I guess it's the treasure hunter inside of me that likes to find that bit of gem hidden in the mountain of ill fated trash.
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Friday, December 3, 2010

Stinking Thinking

The website, "Creative Challenge" posted its 130th challenge with the words, "Stinking Thinking."

Well, this image I drew a few years ago. However, I can't help but think this is the ultimate image for the theme, so here it is in its glory. I added some stinking poetry that was inspired by those words:

Here's to Stinking Political Thinking

The stinking thinking is sinking.
The sinking thinking is stinking.
Thinking of stinking as I'm sinking.
Thinking of sinking as I'm stinking.

Politico stinko at the rally,
Cow patty Sally in the alley
Is the perfect lady for an ally
With the fee seas on the sea
And the Sea of fees stinking the trees.
And the sea of trees stinking of fees,
While the stinking politicalies scratch for fleas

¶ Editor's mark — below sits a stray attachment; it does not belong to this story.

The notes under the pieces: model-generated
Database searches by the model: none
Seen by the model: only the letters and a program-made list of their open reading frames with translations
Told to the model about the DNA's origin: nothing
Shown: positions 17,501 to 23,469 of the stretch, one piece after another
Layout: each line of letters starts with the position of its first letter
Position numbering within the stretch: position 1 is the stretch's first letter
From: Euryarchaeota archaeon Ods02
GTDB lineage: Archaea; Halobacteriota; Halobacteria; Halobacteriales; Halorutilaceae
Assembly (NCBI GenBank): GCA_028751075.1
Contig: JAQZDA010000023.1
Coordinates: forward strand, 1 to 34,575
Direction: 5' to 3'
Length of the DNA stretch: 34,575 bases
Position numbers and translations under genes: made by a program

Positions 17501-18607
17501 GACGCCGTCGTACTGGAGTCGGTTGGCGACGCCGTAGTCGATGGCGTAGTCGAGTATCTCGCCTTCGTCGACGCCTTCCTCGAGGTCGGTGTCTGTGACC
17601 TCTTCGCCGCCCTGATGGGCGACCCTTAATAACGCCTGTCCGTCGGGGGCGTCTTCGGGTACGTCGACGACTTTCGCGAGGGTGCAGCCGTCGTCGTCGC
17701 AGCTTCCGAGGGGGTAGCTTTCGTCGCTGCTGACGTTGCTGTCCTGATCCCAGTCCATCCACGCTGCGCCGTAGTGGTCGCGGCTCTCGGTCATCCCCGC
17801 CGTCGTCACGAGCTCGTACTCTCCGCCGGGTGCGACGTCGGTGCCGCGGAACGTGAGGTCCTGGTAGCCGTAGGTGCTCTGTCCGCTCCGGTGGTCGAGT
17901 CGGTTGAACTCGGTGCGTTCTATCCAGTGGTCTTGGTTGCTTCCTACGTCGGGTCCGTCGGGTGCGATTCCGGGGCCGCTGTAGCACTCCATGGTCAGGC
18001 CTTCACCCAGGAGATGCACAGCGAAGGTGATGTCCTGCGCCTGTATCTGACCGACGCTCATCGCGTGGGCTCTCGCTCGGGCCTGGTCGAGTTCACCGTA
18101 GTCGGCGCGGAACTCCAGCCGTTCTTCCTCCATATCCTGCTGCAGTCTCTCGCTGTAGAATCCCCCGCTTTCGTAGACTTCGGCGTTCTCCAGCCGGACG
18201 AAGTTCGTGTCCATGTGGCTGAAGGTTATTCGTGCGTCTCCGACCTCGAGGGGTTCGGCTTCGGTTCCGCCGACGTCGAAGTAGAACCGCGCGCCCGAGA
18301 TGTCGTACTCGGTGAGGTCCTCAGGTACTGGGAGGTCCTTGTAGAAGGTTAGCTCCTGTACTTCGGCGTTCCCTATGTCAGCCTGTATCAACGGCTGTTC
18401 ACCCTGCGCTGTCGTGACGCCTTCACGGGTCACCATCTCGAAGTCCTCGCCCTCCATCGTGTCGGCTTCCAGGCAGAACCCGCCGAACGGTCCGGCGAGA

Who all suffer from lying disease.

Mr. Pentamoidea  was critically thinking,
While all this was critically stinking.
My words are finished and this poem's now sinking.


Thanks, thanks to one and all.

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Friday, November 26, 2010

La Jeune Fille Bleue

This painting was inspired by Creative Every Day Challenge.

It's watered down acrylic on 50lb paper (gsm=?) by Hilroy.

Her pupils are forest green; her swan-like neck arches gracefully while pink hair descends from her head.

She sits by a wispy tree which graces the crest of a gentle, subtle hill.

My Magic Art Blog

My Workspace at Home